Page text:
390398 Improved Entrapment of N-Acetyl Cysteine (NAC) in Nanoparticles of Poly[Lactic-Co-Glycolic Acid] (PLGA) Prepared By Double Emulsion Method By Using Bovine Serum Albumin (BSA)

Thursday, November 20, 2014: 2:45 PM
International 6 (Marriott Marquis Atlanta)
Ruth J. Lancheros Salas1, José A. Beleño2, Carlos Arturo Guerrero3 and Rubén D. Godoy2, (1)Chemical Engineering, Chemical and Biochemical Processes Research Group. Universidad Nacional de Colombia Nacional, Bogota, Colombia, (2)Chemical Engineering, Chemical and Biochemical Processes Research Group. Universidad Nacional de Colombia, Bogota, Colombia, (3)Medicine Faculty, Molecular Biology of Virus Research Group. Universidad Nacional de Colombia, Bogotá, Colombia

NAC is a drug with many actual and potential applications as a result of its antioxidant properties [1]. However, low oral bioavailability (4 to 10 %) and its strong hydrophilic character allowing easy excretion by renal pathway, impose limits to systemic concentration of NAC and, therefore, to therapeutic activity  [2]. Encapsulation and slow release of NAC from a polymeric matrix could extend both residence time and time-averaged concentration in the body.

The double emulsion method has been used to entrap hydrophilic compounds within hydrophobic polymeric matrices such as PLGA; however, the resulting capture efficiency of the drug tends to be extremely low. The use of BSA has been reported to improve entrapment efficiency  [3].  The general purpose of this study was to evaluate the use of BSA as a medium to improve the encapsulation efficiency of NAC in nanoparticles of PLGA made by the double emulsion method.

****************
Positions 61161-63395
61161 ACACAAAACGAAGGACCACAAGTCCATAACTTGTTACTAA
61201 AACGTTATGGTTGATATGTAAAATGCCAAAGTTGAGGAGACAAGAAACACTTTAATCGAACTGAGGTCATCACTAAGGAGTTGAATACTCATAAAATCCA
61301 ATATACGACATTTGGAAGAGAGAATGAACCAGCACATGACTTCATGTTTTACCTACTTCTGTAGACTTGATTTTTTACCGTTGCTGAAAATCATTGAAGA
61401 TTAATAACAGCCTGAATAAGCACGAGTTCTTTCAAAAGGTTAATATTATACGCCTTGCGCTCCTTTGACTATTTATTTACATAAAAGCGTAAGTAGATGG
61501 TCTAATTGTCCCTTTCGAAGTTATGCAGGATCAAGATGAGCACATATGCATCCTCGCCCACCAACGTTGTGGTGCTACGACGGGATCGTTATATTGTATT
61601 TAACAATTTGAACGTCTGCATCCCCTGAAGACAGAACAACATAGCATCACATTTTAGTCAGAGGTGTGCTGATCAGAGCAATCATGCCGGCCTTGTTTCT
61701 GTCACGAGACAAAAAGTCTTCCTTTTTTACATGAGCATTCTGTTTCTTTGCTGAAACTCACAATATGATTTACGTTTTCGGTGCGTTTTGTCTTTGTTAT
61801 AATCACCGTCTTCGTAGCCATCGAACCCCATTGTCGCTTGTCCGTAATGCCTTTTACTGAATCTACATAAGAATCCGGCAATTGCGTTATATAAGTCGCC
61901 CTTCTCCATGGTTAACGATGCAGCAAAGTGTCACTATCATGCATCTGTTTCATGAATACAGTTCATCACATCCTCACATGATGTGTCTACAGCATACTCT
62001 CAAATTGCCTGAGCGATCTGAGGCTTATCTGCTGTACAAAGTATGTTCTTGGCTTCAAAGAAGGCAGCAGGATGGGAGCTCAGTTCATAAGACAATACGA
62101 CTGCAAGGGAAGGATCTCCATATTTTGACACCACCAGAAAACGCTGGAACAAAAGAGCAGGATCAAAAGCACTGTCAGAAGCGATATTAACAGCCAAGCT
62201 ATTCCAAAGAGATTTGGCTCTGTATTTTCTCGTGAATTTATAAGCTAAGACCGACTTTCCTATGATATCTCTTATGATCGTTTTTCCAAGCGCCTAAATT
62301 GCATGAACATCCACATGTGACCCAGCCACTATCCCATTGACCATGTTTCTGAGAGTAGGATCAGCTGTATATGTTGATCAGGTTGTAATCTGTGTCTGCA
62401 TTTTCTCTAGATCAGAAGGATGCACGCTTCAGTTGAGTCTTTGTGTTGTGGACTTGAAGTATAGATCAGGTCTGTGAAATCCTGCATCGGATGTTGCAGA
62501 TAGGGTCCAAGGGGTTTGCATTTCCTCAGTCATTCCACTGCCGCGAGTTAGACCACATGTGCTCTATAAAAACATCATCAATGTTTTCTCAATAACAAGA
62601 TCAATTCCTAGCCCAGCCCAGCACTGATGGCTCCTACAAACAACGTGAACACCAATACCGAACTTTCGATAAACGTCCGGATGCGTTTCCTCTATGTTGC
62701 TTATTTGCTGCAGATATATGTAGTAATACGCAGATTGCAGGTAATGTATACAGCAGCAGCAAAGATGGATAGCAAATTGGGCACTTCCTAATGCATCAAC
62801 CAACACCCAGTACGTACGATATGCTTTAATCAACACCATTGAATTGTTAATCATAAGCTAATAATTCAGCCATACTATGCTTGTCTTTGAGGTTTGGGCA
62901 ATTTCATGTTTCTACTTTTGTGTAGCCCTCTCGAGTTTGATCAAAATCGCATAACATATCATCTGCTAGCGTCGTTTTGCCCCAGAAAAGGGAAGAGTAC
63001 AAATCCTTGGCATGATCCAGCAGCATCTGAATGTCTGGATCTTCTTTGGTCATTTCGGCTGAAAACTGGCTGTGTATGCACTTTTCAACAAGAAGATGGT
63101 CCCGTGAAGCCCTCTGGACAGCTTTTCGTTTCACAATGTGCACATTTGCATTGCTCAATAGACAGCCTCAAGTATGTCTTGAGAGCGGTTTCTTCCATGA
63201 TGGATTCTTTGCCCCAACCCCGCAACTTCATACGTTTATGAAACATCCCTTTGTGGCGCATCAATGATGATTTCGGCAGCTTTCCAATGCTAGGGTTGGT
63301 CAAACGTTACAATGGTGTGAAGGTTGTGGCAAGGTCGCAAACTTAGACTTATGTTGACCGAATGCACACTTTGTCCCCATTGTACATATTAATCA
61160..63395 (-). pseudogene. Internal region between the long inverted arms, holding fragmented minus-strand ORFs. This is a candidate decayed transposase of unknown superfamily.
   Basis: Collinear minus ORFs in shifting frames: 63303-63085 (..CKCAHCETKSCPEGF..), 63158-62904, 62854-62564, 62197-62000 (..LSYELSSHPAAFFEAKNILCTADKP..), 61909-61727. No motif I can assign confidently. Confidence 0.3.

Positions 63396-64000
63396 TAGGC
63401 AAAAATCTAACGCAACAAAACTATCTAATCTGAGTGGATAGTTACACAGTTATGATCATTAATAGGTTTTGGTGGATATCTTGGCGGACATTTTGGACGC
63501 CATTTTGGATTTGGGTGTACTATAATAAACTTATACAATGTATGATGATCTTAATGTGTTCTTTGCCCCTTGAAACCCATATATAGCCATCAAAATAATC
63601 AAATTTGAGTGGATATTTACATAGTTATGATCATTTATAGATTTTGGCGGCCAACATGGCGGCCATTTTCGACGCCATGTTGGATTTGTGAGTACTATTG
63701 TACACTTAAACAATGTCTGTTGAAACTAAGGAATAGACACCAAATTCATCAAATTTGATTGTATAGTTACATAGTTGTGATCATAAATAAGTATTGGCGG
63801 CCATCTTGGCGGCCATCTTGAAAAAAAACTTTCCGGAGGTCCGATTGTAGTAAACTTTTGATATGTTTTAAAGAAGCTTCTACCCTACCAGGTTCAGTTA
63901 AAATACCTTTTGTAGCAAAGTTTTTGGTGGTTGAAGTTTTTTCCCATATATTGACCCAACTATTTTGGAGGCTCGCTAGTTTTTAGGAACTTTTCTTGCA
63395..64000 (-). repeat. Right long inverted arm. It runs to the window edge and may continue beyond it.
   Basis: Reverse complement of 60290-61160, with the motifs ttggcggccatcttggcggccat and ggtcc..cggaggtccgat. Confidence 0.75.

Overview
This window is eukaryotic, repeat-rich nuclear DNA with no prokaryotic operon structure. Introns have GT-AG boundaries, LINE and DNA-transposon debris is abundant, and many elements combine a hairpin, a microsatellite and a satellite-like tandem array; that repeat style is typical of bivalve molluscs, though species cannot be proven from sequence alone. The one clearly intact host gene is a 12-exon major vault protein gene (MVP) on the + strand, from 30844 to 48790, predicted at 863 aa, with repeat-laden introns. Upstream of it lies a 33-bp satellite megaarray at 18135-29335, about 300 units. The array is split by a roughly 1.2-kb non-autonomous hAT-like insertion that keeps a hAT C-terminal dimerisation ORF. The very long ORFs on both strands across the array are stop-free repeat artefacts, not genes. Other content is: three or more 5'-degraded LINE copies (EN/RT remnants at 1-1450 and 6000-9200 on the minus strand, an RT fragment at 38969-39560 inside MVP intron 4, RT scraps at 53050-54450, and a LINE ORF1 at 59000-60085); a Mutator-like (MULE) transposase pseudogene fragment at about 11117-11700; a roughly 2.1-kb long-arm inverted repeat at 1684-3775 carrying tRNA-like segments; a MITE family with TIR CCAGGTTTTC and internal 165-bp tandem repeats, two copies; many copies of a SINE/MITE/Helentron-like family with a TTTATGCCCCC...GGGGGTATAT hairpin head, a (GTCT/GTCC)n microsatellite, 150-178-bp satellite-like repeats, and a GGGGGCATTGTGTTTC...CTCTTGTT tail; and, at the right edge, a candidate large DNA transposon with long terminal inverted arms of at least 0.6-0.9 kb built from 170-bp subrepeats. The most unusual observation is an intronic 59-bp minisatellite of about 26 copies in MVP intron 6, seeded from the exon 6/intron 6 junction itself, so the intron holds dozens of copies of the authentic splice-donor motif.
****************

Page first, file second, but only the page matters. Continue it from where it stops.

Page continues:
PLGA and a surfactant were dissolved into Dichloromethane (DCM). An aqueous solution of BSA and NAC was then emulsified into the DCM/surfactant/PLGA solution by ultrasound. The resultant emulsion was subsequently emulsified into an aqueous solution of Pluronic F127 by ultrasound.  After DCM evaporation, PLGA nanoparticles containing NAC were formed and characterized by particle size, zeta potential, drug efficiency entrapment and drug release kinetics. The effect of PLGA and surfactant concentrations in DCM in the first emulsion, of BSA and NAC concentrations on water in the first emulsion, and of organic/aqueous phase ratio in the second emulsion on particle characteristics was assessed. 


BSA improves the entrapment efficiency of NAC in nanoparticles of PLGA. Concentration of polymer in DCM or NAC in water affect both entrapment efficiency and particle size.  The presence of a surfactant is important in order to stabilize the first emulsion.

Overall, for best conditions evaluated, nanoparticles showed a particle size between 200 and 350 nm and entrapment efficiency around 8%. In vitro drug release studies showed a burst release within the first hour, followed by a reduction in the release rate.  


Results suggest that bovine serum albumin improves retention of hydrophilic compounds like N-Acetylcysteine into hydrophobic polymeric matrices such as PLGA. 


[1]         M. Zafarullah, W. Q. Li, J. Sylvester, and M. Ahmad, “Cellular and Molecular Life Sciences Molecular mechanisms of N -acetylcysteine actions,” C. Cell. Mol. Life Sci., vol. 60, pp. 6–20, 2003.

[2]         K. Suzuki, “Anti-oxidants for therapeutic use: why are only a few drugs in clinical use?,” Adv. Drug Deliv. Rev., vol. 61, no. 4, pp. 287–9, Apr. 2009.

[3]         D. Chitkara and N. Kumar, “BSA-PLGA-Based Core-Shell Nanoparticles as Carrier System for Water-Soluble Drugs.,” Pharm. Res., no. 12, Jun. 2013.

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